Number of tigers in the wild rises for first time in over 100 years

For the first time in more than a century, the number of tigers in the wild has risen, with some 3,890 counted in the latest global census. The tally marks a turnaround from the last worldwide estimate in 2010, when the number of tigers in the wild hit an all-time low of about 3,200, according to the World Wildlife Fund and the Global Tiger Forums. Experts are pleased with the higher count, but are wary that the rise in tiger numbers may just have been the result of improved survey methods. Even if that is the case, it just shows that experts are now aware of more tigers living outside of captivity. The news comes just a day before ministers from 13 countries meet for three days in New Delhi as they work toward doubling the world’s wild tiger population from the 2010 low by 2022.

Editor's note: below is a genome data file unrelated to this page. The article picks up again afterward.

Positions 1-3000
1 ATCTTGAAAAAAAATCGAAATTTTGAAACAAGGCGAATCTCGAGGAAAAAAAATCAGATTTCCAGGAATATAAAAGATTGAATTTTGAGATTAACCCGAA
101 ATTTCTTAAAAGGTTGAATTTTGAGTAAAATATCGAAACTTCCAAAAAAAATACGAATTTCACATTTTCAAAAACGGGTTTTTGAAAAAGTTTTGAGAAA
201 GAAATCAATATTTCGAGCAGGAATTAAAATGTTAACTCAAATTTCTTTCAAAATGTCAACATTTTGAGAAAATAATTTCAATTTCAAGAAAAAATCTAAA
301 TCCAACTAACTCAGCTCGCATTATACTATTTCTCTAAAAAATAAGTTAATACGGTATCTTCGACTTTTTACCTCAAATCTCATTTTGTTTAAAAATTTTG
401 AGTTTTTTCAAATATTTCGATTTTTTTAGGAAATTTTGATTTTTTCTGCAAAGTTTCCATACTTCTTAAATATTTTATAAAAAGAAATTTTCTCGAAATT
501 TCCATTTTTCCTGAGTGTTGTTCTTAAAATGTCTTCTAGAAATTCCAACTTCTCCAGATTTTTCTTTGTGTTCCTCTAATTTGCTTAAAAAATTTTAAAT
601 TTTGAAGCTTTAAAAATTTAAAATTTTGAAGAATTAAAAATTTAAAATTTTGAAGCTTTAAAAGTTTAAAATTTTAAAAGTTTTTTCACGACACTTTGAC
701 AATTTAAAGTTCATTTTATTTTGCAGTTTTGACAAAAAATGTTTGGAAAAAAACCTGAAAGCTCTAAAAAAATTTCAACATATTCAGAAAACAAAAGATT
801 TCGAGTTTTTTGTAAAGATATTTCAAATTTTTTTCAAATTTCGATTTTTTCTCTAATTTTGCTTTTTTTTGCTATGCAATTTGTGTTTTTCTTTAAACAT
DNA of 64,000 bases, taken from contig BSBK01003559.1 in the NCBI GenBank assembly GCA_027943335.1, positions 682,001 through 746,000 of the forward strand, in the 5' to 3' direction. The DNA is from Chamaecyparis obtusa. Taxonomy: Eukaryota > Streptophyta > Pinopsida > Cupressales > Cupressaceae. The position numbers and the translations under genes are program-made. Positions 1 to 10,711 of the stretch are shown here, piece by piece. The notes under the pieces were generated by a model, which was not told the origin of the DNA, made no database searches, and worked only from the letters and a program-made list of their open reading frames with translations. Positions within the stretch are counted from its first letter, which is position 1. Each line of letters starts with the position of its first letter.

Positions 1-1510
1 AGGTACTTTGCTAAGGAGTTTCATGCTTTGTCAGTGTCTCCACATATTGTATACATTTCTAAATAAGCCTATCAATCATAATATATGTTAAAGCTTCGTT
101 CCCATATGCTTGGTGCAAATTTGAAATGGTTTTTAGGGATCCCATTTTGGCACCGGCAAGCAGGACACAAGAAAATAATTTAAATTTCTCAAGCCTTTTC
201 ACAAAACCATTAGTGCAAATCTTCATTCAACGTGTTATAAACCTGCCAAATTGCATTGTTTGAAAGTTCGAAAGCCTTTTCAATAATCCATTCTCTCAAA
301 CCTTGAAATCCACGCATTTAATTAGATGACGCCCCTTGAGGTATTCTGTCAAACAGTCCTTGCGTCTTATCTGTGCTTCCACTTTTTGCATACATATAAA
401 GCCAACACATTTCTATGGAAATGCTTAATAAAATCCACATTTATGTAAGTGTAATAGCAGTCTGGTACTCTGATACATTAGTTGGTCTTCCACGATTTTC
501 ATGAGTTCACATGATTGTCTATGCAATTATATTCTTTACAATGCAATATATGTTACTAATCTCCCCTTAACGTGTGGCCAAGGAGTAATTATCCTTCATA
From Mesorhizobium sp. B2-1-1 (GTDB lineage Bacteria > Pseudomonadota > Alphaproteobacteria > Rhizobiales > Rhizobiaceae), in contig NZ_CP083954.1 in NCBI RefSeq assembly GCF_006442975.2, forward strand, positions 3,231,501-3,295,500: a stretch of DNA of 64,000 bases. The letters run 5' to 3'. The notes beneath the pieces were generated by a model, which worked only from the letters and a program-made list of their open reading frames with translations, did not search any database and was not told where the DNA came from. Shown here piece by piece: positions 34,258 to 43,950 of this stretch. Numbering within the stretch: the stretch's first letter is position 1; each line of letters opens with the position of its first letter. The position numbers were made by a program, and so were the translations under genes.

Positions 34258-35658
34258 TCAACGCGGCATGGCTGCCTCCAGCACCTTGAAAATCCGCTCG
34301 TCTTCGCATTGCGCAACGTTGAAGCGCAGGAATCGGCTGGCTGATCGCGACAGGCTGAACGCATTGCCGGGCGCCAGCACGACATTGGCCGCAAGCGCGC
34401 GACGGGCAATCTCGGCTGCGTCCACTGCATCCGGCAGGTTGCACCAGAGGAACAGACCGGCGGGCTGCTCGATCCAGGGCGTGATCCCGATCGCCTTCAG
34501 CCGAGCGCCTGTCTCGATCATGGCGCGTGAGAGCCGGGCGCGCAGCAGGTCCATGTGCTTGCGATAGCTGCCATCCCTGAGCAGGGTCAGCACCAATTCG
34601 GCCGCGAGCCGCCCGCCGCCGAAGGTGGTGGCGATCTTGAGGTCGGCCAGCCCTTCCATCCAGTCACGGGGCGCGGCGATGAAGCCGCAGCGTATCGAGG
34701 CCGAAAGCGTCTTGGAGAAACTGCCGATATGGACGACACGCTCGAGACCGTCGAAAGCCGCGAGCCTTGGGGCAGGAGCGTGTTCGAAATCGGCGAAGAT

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Number of tigers in the wild rises for first time in over 100 years

For the first time in more than a century, the number of tigers in the wild has risen, with some 3,890 counted in the latest global census. The tally marks a turnaround from the last worldwide estimate in 2010, when the number of tigers in the wild hit an all-time low of about 3,200, according to the World Wildlife Fund and the Global Tiger Forums. Experts are pleased with the higher count, but are wary that the rise in tiger numbers may just have been the result of improved survey methods. Even if that is the case, it just shows that experts are now aware of more tigers living outside of captivity. The news comes just a day before ministers from 13 countries meet for three days in New Delhi as they work toward doubling the world’s wild tiger population from the 2010 low by 2022.

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